The NFL logo is shown at mid field prior to an NFL preseason football game between the Denver Broncos and the Arizona Cardinals, Thursday, Aug. 31, 2017, in Denver. (AP Photo/Jack Dempsey)

Nine months after a settlement in the massive concussion litigation involving the NFL and former football players went into effect, attorneys representing hundreds of former players are concerned that their clients’ claims aren’t being granted in a timely manner and settlement money isn’t reaching the players who need it most.

The lawyers, many of whom say they have been shut out of the process, contend their clients’ claims are being unnecessarily denied or audited. Steve Yerrid, a high-profile attorney from Tampa, filed a brief with the court last week asking to “present evidence showing that no (or very few) claims have been paid to any former player.”

Yerrid’s group represents more than 300 former players. He said in an interview Monday that none has had a claim granted thus far, even though some filed their claims six months ago.

“They have not seen one penny,” he said.

The settlement between the former players and the NFL was struck last year and called for the league to pay out as much as $1 billion to former players who suffer from neurocognitive disorders related to their playing careers. It’s not clear how many claims have been made or how many have received monetary awards. The last public acknowledgement of any approved claims came in June when a court filing revealed the first two rewards: a $5 million payment to a former player suffering from ALS and $4 million to the estate of a player who suffered from chronic traumatic encephalopathy (CTE). A person familiar with the case confirmed reports that suggest about $100 million has been approved thus far, though no other specifics were available.

“We continue to be encouraged by the response from retired players and their families to the settlement, and are pleased that its vital benefits — including monetary payments — are now available,” attorney Christopher Seeger, the co-lead counsel representing the class of more than 20,000 former NFL players, said in a statement.

On Tuesday, U.S. District Judge Anita Brody will preside over the first hearing in the case in more than six months. At the hearing, she is expected to learn more about “deceptive practices” by lenders, claims service providers and attorneys who have been accused of preying on the former players. She will hear from Seeger but is not scheduled to hear from the many lawyers who say their clients have struggled to receive any form of compensation.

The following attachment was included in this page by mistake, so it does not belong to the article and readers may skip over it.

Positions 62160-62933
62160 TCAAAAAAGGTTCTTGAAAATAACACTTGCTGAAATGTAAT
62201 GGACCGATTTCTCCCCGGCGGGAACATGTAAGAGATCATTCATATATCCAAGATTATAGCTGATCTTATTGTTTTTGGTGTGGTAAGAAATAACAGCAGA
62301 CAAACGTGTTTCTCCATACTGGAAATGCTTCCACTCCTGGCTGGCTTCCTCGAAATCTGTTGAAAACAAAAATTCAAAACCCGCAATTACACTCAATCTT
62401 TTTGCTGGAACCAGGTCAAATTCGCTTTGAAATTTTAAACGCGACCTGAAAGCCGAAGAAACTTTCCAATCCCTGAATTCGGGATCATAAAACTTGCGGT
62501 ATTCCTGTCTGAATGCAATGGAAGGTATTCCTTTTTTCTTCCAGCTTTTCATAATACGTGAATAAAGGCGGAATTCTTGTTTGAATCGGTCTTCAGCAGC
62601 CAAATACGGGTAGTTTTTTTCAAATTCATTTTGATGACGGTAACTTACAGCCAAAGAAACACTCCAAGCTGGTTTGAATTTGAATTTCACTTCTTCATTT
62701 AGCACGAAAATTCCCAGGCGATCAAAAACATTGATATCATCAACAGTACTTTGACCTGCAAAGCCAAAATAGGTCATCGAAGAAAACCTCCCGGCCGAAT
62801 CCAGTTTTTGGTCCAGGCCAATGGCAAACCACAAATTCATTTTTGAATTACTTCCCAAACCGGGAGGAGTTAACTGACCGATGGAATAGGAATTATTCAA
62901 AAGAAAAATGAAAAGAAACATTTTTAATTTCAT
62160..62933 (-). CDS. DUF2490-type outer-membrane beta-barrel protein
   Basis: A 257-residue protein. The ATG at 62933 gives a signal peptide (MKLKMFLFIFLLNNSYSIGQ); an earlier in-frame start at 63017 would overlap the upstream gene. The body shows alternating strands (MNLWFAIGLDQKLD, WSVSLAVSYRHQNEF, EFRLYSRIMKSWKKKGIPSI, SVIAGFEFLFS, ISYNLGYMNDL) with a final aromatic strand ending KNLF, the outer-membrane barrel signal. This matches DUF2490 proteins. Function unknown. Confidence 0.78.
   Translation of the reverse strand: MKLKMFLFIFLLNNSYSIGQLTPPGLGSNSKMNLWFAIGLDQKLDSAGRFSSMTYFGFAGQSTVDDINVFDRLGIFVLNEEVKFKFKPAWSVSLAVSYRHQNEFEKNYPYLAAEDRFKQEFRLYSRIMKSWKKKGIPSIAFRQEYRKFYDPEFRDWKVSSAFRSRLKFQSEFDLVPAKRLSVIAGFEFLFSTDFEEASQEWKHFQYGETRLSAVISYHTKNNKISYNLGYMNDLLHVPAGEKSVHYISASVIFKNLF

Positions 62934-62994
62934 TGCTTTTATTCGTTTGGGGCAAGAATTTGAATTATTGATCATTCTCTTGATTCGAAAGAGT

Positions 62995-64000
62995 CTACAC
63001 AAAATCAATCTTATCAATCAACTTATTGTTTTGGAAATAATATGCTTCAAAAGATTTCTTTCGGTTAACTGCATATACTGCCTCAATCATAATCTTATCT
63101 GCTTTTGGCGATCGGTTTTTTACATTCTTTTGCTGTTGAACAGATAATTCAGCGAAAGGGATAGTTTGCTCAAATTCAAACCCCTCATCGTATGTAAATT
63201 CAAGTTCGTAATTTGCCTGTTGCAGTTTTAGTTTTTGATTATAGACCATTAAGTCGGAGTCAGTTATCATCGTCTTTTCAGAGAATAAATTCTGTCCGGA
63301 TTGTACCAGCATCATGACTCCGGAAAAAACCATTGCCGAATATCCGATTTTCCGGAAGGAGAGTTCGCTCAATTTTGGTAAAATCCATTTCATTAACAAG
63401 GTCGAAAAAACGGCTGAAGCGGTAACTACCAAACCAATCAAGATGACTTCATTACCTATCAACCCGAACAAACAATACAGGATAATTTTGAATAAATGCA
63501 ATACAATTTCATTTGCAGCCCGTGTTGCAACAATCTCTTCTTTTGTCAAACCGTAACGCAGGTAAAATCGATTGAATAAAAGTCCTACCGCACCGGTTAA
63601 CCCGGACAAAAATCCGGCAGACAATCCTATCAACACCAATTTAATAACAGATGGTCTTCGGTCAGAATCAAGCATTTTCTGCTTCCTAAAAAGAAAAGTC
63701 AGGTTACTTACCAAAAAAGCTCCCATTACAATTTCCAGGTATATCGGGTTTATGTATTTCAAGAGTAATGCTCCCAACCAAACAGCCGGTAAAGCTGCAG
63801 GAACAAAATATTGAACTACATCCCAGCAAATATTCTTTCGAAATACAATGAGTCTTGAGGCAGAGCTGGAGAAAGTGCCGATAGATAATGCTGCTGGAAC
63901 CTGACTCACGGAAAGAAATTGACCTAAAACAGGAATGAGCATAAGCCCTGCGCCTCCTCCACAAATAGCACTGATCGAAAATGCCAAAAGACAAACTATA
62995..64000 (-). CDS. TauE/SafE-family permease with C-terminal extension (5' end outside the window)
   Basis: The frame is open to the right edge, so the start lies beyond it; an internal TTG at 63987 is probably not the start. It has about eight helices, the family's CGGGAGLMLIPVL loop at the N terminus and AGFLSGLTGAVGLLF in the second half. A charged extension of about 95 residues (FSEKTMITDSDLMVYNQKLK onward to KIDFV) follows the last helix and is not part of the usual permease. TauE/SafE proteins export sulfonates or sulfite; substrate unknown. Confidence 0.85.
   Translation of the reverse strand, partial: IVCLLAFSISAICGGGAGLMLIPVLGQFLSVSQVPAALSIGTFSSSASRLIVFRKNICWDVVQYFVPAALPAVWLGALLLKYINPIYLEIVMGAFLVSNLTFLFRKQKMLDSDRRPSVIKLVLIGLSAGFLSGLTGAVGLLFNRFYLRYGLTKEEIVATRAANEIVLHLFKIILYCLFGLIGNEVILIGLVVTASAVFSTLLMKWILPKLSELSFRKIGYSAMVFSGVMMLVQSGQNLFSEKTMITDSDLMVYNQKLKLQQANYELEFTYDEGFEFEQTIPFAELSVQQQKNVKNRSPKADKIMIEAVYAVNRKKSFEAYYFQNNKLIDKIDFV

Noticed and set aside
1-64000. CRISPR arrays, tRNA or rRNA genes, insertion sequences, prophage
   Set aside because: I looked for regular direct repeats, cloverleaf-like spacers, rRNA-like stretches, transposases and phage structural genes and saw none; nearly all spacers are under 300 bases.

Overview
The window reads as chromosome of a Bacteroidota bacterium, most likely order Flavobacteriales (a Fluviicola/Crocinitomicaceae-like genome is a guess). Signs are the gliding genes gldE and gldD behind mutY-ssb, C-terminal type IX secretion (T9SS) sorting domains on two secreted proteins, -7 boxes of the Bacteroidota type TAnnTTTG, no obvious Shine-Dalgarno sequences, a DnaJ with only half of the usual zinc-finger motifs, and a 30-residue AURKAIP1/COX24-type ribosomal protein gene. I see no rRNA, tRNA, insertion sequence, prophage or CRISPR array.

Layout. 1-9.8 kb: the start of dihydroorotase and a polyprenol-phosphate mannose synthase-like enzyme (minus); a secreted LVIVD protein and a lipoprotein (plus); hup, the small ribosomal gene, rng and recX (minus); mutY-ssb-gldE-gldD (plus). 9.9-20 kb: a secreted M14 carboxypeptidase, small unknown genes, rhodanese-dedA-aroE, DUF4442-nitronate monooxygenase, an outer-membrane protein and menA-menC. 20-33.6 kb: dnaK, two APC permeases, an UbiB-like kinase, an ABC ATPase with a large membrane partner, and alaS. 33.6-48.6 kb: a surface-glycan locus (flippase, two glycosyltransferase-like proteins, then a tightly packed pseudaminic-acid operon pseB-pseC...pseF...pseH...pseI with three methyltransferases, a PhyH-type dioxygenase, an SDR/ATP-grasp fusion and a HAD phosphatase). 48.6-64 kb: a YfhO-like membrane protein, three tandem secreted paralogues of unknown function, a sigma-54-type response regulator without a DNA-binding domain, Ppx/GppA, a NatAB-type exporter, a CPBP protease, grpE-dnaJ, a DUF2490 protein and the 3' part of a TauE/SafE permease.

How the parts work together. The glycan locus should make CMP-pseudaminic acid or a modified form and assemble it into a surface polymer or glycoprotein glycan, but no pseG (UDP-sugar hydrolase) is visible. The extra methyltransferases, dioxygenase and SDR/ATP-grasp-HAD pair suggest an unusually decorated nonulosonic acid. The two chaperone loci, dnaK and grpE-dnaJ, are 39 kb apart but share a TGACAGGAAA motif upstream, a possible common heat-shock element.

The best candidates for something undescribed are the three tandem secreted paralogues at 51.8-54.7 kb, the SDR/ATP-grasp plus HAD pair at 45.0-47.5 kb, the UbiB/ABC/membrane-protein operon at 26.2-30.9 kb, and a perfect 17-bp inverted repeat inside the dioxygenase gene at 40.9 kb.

Seeger will likely highlight entities that have sought to take advantage of the ex-players, in some cases charging exorbitant fees to guide them through the claims process. In a recent court motion, Seeger pinpointed at least one Florida-based attorney for making “serious misrepresentations about the settlement program” to a former player.

“Retired NFL players and their families should proceed cautiously if they receive any solicitation for services related to the concussion settlement,” Seeger said in a statement. “Our investigation to-date has uncovered practices that are predatory and potentially illegal. We appreciate Judge Brody’s swift action on this issue, and will continue to present our findings and ask for any necessary relief to ensure class members receive these important and hard-earned benefits.”

As many as a dozen lawyers are expected in the court room Tuesday in Philadelphia, even though the scope of the hearing is somewhat limited. In court filings and interviews, many say they are discouraged by what they have seen so far: a laborious claims process that serves as yet another obstacle for athletes who are struggling and in desperate need.

Patrick Tighe, a Palm Beach, Fla., attorney, told the court in a recent filing that the claims administrator, BrownGreer PLC, does not appear to be adhering to the strict guidelines set out in the settlement agreement, making it more difficult for former players to submit a qualifying claim.

“[The] Settlement Agreement has not been implemented the way it is written or the way the Court approved it,” he wrote to the court.

Tighe has more than 90 clients involved in the litigation and has submitted claims thus far on behalf of 35. He said in an interview that 22 of those claims were ruled deficient, one was flagged for auditing and the claims administrator hasn't told him where the other 12 are in the pipeline.

"It's all about the players," he said. "We want to make sure they get paid and are in position to get paid."

Yerrid, a high-profile litigator who made his mark taking on companies like BP, Philip Morris, R.J. Reynolds and other cigarette companies, requested time to address the court on Tuesday, though only Seeger is expected to speak. In his filing last week, Yerrid tried to impress on the court the urgency of the ex-players' concerns, pointing out in his filing that one client, John Reaves, who played quarterback in the NFL for 11 seasons, died last month at age 67, "while waiting for his claim to be reviewed."

“People with brain damage only get worse,” he said Monday. “They don’t get better at that age. So time is of the essence. So my question is, what are these players being paid? The PR has gone out — oh, they got this big settlement. . . . It looks like to the public these players are getting millions of dollars.

“Look, first of all, their conditions — they deserve every damn penny. And secondly, they deserve it now.”